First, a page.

prodigy

noun
prod·​i·​gy | \ ˈprä-də-jē How to pronounce prodigy (audio) \
plural prodigies

Definition of prodigy

1a : a portentous event : omen
b : something extraordinary or inexplicable
2a : an extraordinary, marvelous, or unusual accomplishment, deed, or event
b : a highly talented child or youth

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Did You Know?

Is a prodigy a genius or a monster - or both? Nowadays, it's the talent that shines through, but back in the 15th century the word's meaning was more strongly influenced by that of its Latin ancestor, prodigium, meaning "omen" or "monster." Back then, a prodigy could be any strange or weird thing that might be an omen of things to come. Even in modern English, the word sometimes refers to an extraordinary deed or accomplishment. P.G. Wodehouse used that sense when he described how a character named Pongo Twistleton was "performing prodigies with the [billiard] cue."

Examples of prodigy in a Sentence

a new drug that is being hailed as the latest prodigy of the medical world

Recent Examples on the Web

But Adam Ondra, a 23-year-old Czech climbing prodigy, yesterday completed a free ascent of the Dawn Wall in just eight days, a new record. Jay Bennett, Popular Mechanics, "A Climbing Prodigy Just Set the Record for Free-Climbing Yosemite's Dawn Wall," 22 Nov. 2016 The Rams, in Hollywood style, have lavishly spent to build a roster featuring high-profile stars and big names who can help Goff, their prodigy quarterback. Andrew Beaton, WSJ, "The Super Bowl of Opposites," 25 Jan. 2019 On June 3, Connick Jr. was reunited with Jacob Velazquez, a 10-year-old piano prodigy from Pembroke Pines. Emily Bloch, Sun-Sentinel.com, "Harry Connick Jr. invites 10-year-old autistic piano prodigy on stage," 21 June 2018 According to German outlet Bild, BVB are keen to replace French prodigy Ousmané Dembélé, who left the club to join Catalan giants Barcelona last summer. SI.com, "Report: Borussia Dortmund eyeing Victor Wanyama, Ismaila Sarr," 14 June 2018 His introduction and ascension as a racing prodigy came instead via iRacing, a popular online simulator backed by NASCAR. Tod Palmer, kansascity, "This driver learned to race in a simulator, now he's on the cusp of NASCAR stardom | The Kansas City Star," 8 May 2018 Who knows, a robotics prodigy from Nigeria may be on the line. David Whitley, OrlandoSentinel.com, "Montverde basketball is a can't-miss attraction," 28 Mar. 2018 Ringside at the Indio National Horse Show in Indio, Calif., in 1968, Mr. Williams scouted 14-year-old Melissa Cardenas, now Mihalevich, a high-jump prodigy, pitching to her mother that Melissa should train with him. New York Times, "The Equestrian Coach Who Minted Olympians, and Left a Trail of Child Molestation," 29 May 2018 The Phantom lures Christine, now a renowned diva and mother to a musical prodigy, to America with promises of a big payday. Andrea Simakis, cleveland.com, "Andrew Lloyd Webber's 'Love Never Dies': For conductors, pleasing the composer is a labor of love," 7 Jan. 2018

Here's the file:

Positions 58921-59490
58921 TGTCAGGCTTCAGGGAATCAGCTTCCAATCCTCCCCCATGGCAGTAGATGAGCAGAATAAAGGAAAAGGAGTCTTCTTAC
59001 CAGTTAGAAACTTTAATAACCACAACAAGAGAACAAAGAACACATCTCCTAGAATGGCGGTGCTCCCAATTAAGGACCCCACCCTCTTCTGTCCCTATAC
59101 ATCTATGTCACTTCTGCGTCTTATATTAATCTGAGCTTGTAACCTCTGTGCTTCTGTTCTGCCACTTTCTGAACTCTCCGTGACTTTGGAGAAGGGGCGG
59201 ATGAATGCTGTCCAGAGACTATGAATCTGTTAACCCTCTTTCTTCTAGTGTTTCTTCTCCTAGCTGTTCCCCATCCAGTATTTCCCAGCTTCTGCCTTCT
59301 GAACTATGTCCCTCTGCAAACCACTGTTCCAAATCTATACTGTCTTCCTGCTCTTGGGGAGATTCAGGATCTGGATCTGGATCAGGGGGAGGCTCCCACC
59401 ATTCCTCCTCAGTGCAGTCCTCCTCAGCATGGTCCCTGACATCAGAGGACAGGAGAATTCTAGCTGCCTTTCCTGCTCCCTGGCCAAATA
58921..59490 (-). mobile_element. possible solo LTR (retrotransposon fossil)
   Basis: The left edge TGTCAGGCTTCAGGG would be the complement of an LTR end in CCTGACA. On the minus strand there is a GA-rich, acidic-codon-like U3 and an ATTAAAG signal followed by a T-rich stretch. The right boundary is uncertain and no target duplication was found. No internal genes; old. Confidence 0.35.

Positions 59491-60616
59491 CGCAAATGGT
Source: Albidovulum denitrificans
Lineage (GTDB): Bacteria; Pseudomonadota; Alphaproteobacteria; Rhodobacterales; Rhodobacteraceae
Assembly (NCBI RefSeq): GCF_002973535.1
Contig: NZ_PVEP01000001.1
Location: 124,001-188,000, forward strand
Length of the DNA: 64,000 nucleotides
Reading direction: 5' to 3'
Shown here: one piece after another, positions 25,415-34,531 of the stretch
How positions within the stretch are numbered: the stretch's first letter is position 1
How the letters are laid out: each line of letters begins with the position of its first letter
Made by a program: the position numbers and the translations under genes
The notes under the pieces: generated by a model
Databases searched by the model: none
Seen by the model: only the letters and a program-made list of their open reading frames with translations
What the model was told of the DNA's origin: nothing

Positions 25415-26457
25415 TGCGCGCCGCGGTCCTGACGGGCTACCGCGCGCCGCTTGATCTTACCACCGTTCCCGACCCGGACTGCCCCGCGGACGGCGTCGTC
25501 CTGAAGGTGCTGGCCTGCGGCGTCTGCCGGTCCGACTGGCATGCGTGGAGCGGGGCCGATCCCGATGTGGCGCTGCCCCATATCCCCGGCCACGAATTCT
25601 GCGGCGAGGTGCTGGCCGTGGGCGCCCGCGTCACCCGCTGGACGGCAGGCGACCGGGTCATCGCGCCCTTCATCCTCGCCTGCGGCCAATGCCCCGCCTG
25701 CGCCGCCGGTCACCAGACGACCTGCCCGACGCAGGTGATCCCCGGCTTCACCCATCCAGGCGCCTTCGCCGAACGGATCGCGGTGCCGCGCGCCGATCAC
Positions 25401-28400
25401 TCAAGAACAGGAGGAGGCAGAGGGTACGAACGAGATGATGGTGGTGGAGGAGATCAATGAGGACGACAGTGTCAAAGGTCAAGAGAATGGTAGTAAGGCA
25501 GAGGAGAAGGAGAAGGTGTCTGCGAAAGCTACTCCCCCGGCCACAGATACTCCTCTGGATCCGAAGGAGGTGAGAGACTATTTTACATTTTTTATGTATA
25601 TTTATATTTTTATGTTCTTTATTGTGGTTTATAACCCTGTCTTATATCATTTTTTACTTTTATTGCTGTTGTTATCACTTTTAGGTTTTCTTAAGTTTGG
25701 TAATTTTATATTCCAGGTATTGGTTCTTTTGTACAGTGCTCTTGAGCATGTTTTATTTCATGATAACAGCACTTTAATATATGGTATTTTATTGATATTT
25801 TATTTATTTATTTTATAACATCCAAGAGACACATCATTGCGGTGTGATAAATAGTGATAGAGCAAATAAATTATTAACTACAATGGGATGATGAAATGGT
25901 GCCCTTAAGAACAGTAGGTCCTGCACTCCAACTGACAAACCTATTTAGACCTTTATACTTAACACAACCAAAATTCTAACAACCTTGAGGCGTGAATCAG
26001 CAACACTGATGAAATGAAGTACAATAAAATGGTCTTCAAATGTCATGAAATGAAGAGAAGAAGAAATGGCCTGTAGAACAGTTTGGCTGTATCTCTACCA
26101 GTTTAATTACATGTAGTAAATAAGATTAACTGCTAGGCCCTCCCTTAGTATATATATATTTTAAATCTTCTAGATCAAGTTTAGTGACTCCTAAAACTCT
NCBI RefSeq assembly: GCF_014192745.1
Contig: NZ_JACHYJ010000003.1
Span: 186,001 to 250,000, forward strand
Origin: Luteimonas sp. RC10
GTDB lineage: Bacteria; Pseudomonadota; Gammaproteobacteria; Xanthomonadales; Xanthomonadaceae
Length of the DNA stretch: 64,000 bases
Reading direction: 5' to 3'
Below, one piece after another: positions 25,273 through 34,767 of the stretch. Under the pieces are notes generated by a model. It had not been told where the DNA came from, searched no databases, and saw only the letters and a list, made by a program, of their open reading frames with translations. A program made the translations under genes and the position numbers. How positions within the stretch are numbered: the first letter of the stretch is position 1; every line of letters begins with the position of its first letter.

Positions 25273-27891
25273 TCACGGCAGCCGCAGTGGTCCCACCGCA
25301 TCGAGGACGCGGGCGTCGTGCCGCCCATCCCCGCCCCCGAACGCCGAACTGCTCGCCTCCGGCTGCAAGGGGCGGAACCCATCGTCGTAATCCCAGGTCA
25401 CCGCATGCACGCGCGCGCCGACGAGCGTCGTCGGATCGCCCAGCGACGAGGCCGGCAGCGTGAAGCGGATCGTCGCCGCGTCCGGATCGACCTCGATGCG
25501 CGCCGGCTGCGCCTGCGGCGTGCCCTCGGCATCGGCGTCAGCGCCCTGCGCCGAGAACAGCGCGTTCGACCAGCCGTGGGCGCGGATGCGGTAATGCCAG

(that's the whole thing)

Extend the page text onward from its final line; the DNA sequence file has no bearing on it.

These example sentences are selected automatically from various online news sources to reflect current usage of the word 'prodigy.' Views expressed in the examples do not represent the opinion of Merriam-Webster or its editors. Send us feedback.

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First Known Use of prodigy

15th century, in the meaning defined at sense 1a

History and Etymology for prodigy

Middle English, from Latin prodigium omen, monster, from pro-, prod- + -igium (akin to aio I say) — more at adage

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Statistics for prodigy

Last Updated

2 Mar 2019

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Time Traveler for prodigy

The first known use of prodigy was in the 15th century

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More Definitions for prodigy

prodigy

noun

English Language Learners Definition of prodigy

: a young person who is unusually talented in some way

prodigy

noun
prod·​i·​gy | \ ˈprä-də-jē How to pronounce prodigy (audio) \
plural prodigies

Kids Definition of prodigy

1 : an unusually talented child
2 : an amazing event or action : wonder

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